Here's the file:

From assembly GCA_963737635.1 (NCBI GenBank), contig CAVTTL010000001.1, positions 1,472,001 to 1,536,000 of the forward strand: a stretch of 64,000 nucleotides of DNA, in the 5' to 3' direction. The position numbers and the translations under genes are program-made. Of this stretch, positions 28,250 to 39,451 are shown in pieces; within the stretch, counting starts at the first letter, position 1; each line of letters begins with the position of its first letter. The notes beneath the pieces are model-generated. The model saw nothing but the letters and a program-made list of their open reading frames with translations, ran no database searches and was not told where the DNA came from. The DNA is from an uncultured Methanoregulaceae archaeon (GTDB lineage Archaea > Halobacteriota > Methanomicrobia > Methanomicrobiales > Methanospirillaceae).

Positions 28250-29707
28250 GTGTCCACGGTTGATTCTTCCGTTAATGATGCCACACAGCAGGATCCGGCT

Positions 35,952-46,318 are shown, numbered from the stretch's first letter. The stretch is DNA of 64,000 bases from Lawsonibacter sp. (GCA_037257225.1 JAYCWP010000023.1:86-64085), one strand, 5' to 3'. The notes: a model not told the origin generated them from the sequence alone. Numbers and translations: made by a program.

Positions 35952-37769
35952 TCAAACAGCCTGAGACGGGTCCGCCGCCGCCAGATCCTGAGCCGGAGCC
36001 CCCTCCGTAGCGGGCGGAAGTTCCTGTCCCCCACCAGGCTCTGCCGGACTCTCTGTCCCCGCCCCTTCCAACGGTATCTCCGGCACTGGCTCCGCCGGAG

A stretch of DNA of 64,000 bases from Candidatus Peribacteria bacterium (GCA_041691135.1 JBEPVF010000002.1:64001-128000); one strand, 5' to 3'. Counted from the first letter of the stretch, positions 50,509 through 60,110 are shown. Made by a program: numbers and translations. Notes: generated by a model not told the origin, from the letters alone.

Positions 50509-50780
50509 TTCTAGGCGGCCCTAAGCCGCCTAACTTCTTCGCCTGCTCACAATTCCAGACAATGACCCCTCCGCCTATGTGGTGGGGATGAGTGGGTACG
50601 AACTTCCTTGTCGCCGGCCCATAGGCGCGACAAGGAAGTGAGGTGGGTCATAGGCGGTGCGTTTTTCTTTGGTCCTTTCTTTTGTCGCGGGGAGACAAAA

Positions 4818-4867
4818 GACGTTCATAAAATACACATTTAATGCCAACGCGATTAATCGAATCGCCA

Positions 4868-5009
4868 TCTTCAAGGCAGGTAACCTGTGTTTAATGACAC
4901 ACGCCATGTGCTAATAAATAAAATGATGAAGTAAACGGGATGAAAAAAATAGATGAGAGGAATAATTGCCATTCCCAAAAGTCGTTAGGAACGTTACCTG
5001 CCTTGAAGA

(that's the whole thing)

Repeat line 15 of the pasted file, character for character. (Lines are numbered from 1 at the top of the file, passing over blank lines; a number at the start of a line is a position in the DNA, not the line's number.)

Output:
4868 TCTTCAAGGCAGGTAACCTGTGTTTAATGACAC